Smithson also contends that Aetna's counterclaim should be dismissed because the Social Security Act's anti-assignment provision acts as a bar to recovery of Social Security benefits. See 42 U.S.C. § 407.[5] He relies heavily on an out-of-circuit district court decision, Mote v. Aetna Life Insurance Company, 435 F.Supp.2d 827 (N.D. Ill. 2006), which held that Social Security funds "are taken out of reach" by § 407(a).[6] However, as noted by Aetna, courts within this Circuit have consistently permitted reimbursement of overpaid long-term disability benefits where the relief sought is the amount of the overpayment, not the garnishment or attachment of Social Security benefits. [Record No. 18, p. 13]; see also Hall, 595 F.3d at 274 (Section 407 does not prevent court from placing an equitable lien that is limited to a specifically identifiable fund with the beneficiary's assets); Wooden v. Alcoa, Inc., Case No. 3:11 CV 525, 2012 WL 274764, at *10-11 (N.D. Ohio, Jan. 31, 2012) (Section 407 only prevents a district court from imposing a lien on future Social Security benefits, but does not prevent a plan's right to recover overpaid benefits).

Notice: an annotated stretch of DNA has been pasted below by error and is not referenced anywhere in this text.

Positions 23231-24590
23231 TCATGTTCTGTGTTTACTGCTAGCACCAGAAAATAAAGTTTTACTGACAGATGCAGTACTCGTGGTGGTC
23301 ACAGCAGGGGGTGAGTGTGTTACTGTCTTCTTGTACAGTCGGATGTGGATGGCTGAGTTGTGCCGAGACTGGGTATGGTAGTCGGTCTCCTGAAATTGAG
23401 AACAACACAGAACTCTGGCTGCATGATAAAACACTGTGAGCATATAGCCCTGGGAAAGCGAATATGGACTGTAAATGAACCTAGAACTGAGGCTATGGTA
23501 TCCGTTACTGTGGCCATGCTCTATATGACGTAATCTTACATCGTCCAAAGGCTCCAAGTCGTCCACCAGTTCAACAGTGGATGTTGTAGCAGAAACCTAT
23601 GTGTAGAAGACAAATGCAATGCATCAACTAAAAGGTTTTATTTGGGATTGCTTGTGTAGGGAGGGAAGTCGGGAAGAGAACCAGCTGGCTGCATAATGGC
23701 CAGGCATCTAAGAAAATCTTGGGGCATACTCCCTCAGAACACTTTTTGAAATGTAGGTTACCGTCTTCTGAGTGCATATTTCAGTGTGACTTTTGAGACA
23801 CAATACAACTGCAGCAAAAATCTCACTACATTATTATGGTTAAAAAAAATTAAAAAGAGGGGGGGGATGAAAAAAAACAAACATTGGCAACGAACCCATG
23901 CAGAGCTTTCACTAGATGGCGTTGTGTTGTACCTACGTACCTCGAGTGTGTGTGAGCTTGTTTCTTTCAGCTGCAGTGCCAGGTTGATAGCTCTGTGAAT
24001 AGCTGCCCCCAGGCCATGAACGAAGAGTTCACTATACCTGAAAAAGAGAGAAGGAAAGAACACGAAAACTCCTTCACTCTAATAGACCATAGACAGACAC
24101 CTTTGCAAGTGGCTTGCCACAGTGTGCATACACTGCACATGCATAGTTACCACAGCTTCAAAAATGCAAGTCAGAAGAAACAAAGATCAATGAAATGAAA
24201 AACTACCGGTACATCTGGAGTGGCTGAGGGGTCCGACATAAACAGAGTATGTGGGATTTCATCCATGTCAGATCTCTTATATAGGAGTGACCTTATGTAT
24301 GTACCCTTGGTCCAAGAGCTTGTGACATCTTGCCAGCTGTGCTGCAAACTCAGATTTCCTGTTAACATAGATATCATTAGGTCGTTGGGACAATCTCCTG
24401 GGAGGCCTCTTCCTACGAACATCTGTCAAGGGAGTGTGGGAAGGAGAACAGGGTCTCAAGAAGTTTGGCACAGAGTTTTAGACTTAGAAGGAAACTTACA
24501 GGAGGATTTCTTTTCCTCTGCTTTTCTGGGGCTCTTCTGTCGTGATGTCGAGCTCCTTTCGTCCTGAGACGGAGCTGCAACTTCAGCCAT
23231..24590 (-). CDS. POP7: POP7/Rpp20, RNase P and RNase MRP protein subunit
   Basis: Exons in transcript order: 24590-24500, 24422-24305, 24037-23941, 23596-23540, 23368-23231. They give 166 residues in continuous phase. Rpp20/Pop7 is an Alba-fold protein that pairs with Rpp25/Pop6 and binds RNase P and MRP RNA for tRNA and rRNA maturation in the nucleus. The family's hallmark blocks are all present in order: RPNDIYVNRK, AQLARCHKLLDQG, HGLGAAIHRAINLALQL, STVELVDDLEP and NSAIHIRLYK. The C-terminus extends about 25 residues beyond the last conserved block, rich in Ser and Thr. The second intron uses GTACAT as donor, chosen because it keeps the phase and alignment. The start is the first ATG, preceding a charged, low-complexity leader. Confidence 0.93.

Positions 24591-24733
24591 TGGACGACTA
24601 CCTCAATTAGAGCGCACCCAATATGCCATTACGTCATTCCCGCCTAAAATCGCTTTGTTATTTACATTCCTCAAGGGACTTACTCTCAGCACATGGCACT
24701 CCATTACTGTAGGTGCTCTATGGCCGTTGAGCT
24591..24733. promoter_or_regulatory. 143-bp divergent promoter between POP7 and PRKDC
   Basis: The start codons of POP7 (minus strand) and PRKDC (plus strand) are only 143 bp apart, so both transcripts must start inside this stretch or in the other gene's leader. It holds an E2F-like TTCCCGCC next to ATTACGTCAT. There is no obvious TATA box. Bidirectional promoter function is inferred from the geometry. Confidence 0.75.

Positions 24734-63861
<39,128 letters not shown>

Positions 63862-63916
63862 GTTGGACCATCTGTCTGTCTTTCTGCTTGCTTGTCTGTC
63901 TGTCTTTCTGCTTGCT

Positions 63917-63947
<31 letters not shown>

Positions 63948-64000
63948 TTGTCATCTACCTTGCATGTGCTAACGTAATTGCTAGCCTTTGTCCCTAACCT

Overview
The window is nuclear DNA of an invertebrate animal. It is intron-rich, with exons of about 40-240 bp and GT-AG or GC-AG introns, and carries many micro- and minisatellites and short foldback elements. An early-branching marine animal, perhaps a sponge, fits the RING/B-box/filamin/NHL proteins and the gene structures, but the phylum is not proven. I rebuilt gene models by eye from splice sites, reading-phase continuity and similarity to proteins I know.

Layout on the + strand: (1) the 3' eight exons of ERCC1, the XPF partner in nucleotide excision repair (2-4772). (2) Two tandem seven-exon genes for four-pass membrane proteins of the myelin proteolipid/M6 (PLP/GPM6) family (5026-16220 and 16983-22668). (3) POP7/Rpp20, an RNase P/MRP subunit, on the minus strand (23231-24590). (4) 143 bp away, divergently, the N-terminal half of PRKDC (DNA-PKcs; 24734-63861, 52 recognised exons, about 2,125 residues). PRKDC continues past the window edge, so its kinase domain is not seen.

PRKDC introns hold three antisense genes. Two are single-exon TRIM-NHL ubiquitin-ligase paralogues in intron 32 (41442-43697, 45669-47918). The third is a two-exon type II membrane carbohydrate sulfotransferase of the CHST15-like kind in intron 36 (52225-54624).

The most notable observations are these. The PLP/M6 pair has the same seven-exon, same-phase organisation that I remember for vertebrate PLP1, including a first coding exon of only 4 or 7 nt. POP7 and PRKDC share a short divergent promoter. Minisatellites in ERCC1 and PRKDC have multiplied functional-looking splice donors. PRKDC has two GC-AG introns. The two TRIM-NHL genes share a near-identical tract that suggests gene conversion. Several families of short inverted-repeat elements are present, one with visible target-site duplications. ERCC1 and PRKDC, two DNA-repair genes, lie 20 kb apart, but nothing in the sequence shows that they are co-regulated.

As noted above, Hall held that courts are not permitted under 42 U.S.C. § 407(a) to place a lien directly on the future Social Security benefits themselves. Smithson is correct that this would be improper because Aetna has no claim to his "future Social Security benefits prior to the point at which they are in [his] possession." Hall, 595 F.3d at 275. But Aetna's counterclaim seeks only reimbursement of the overpayments and "any offsets against any future benefits" received by Smithson. [Record No. 11, p. 14 (emphasis added)] Thus, unlike Hall and Knudson, Aetna is not seeking reimbursement against any future settlements, regardless of their source. Instead, it seeks money already in Smithson's possession. Accordingly, dismissal of the counterclaim is not warranted.